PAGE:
Pods Heard Round The World
Today’s #GoodData͏📊looks at how non-US markets are driving spoken word audio consumption and why, for publishers playing the long game, having a plan to draw in global audiences will be necessary for sustaining growth. Pack your SPF because, just like summer, podcast listening is heating up everywhere.
Welcome back to #GoodData͏📊, where we explore podcast industry data stories into actionable insights.
For the audio industry, which has a lot of middle-child, “please-don’t-leave-me-behind-at-the- grocery-store” energy—the past few years have been all about securing a seat at the table. Or rather, making a case that audio deserves top billing alongside video, social, and digital.
Today, if you look at the biggest media publishers in the United States, having an audio strategy has gone from optional or “cute and innovative” to essential to compete. But now that podcasting has won over the hearts and minds (see: wallets) of American media moguls, let’s step outside of ourselves and explore how podcast listening is growing abroad.
What’s the appetite for podcast listening worldwide?
According to an eMarketer study released in October 2021 and shared by Statista, the number of worldwide podcast listeners has nearly doubled since 2019 – with market researchers forecasting even more global audience growth by 2024.
- 2019: 274.8 million worldwide monthly podcast listeners
- 2022: 424.2 million worldwide monthly podcast listeners
- 2024: 504.9 million worldwide monthly podcast listeners
Why should American publishers care about growing non-US audiences?
In the chorus of her total banger, _“Up,”_ Cardi B says: “If it’s up, then it’s up, then it’s up, then it’s stuck.” The jury’s out on whether these lyrics were written specifically about the US podcast audience’s growth trajectory, but they certainly do apply! And here’s why:
Creators in the US have contributed the most to the world’s existing library of English-language podcasts. So it’s no surprise, with so much English-language podcast content available, that the US leads the world in monthly podcast listenership.
Back in October 2021, eMarketer’s Ethan Cramer-Flood shared some data demonstrating how the US stacks up compared to its neighbors across the globe.
- United States: ~117.8 million monthly podcast listeners OR 40% of US monthly internet users
- China: ~85.6 million monthly podcast listeners OR ~6% of China’s total population
- Europe: ~77.8 million monthly podcast listeners OR ~17% of Europe’s total population
- Note: Sweden, home of Spotify, leads Europe with ~34.6% of monthly internet users listening to podcasts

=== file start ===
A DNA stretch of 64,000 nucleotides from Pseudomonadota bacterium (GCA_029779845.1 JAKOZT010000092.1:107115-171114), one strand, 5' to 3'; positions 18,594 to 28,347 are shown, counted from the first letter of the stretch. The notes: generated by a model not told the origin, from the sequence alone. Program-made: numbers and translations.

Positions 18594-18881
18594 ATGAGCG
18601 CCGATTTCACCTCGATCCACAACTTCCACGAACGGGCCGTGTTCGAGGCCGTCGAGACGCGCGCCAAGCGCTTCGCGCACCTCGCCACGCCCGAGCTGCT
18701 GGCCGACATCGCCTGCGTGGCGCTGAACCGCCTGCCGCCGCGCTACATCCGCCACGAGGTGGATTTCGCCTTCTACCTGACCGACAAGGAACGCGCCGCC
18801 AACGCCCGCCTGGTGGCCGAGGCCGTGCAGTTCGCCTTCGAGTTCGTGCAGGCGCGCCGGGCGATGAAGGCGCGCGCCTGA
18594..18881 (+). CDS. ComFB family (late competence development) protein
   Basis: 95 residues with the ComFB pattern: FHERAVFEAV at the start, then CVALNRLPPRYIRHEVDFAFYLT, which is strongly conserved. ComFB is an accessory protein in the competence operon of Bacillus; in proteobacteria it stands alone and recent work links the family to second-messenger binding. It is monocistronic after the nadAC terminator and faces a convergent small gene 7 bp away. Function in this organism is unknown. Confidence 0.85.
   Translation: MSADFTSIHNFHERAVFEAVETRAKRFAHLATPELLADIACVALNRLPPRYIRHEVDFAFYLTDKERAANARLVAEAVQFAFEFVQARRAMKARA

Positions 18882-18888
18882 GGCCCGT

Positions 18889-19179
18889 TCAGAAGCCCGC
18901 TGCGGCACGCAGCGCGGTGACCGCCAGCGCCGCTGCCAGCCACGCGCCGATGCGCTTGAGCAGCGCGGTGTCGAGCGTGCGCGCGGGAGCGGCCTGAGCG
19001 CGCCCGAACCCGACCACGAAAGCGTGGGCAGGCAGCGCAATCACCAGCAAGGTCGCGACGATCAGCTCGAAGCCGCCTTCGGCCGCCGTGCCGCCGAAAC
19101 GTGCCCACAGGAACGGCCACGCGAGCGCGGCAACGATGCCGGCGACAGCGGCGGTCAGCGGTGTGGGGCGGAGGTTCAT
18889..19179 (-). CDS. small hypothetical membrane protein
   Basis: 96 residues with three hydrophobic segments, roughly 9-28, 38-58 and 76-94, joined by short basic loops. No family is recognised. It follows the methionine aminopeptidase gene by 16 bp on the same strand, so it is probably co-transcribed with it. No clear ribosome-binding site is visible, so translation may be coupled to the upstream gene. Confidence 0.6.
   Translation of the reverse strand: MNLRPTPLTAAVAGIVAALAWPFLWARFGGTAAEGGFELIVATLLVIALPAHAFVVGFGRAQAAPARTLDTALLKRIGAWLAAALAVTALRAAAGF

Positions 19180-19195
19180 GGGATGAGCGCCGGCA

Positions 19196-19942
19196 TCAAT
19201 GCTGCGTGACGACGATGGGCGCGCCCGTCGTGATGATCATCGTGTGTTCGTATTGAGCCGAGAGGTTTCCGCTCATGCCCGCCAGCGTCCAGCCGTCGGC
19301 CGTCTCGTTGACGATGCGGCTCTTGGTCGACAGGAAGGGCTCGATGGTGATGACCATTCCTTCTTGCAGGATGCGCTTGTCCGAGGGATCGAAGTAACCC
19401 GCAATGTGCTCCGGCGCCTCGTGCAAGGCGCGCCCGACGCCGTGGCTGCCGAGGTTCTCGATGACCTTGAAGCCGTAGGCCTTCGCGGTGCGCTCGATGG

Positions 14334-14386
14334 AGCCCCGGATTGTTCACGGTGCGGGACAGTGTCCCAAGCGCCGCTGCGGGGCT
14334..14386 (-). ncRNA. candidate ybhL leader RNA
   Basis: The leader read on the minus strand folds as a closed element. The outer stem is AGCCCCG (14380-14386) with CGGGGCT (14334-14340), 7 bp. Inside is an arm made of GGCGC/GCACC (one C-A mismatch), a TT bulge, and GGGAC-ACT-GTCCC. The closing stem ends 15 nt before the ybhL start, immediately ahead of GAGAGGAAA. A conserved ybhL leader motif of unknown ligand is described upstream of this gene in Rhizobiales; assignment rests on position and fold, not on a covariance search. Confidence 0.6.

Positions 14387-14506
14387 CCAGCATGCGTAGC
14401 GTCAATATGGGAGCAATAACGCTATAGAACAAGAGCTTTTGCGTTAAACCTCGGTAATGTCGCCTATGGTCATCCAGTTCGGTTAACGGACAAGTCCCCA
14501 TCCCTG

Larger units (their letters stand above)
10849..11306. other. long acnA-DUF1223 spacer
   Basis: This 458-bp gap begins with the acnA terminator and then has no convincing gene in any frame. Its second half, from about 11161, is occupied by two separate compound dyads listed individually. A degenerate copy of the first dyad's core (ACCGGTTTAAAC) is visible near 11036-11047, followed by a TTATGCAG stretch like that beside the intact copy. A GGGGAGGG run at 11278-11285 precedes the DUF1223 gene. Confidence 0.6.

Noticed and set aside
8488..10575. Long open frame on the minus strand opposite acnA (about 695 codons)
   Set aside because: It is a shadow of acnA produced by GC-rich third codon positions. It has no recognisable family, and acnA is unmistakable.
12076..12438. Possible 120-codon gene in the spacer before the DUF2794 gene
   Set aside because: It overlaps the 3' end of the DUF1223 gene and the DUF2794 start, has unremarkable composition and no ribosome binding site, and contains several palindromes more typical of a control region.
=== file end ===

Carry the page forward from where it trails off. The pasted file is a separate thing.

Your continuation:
- 2015: 14.2% of the US population will listen to a podcast at least 1x per month
- 2021: 35.2% of the US population will listen to a podcast at least 1x per month < 20% growth in just ~5 years
With the base so high, experts expect this wave of rapid audience growth and adoption within the US market will slow down over the next few years. Now, this isn’t a bad thing. If anything, it means that podcasting has finally entered the mainstream. As Cardi said, it was up and up and now it’s stuck. But these burgeoning international audiences hold promise. If US podcast publishers can translate existing shows into new languages and market them to a rapidly growing pool of international listeners, there’s a major growth opportunity here.
So, which countries are listening to podcasts the most?
In Western Europe, Spain appears to lead monthly podcast consumption amongst internet users by a hair. Analysts have attributed podcast adoption in Spain to a combination of strategic digital distribution tactics led by Spain’s largest audio companies, along with the vast array of Spanish-language podcasts available from other countries.
How popular are Spanish-language podcasts?
Back in 2020, The Bello Collective did a great profile on howRadio Ambulante forged its own path to success. As the piece by Charlie Clarke details, in the beginning, the idea of a Spanish-language podcast was not well-received by executives at legacy media companies. Back in 2012, when the co-founders Daniel Alarcón, Carolina Guerrero, Martina Castro and Annie Correal began putting the show in motion, decision-makers weren’t convinced that Spanish speakers in Mexico or Spain would turn to an American-made Spanish-language program over their local broadcasts.
Flash forward a decade later, and boy, were those suits wrong. Content has become borderless. Radio Ambulante is one of the most popular Spanish-language podcasts, garnering nearly a million downloads per month – with listeners tuning in from across the globe.
Edison Research’s US Latino Podcast Listener Report 2021 further corroborates this growing market appetite for Spanish-language programming. Last year’s report showed that 33% of U.S. Latinos say they have ever listened to a podcast mostly in Spanish (this is a dramatic increase from 24% in 2020).
Where else are podcasts picking up steam?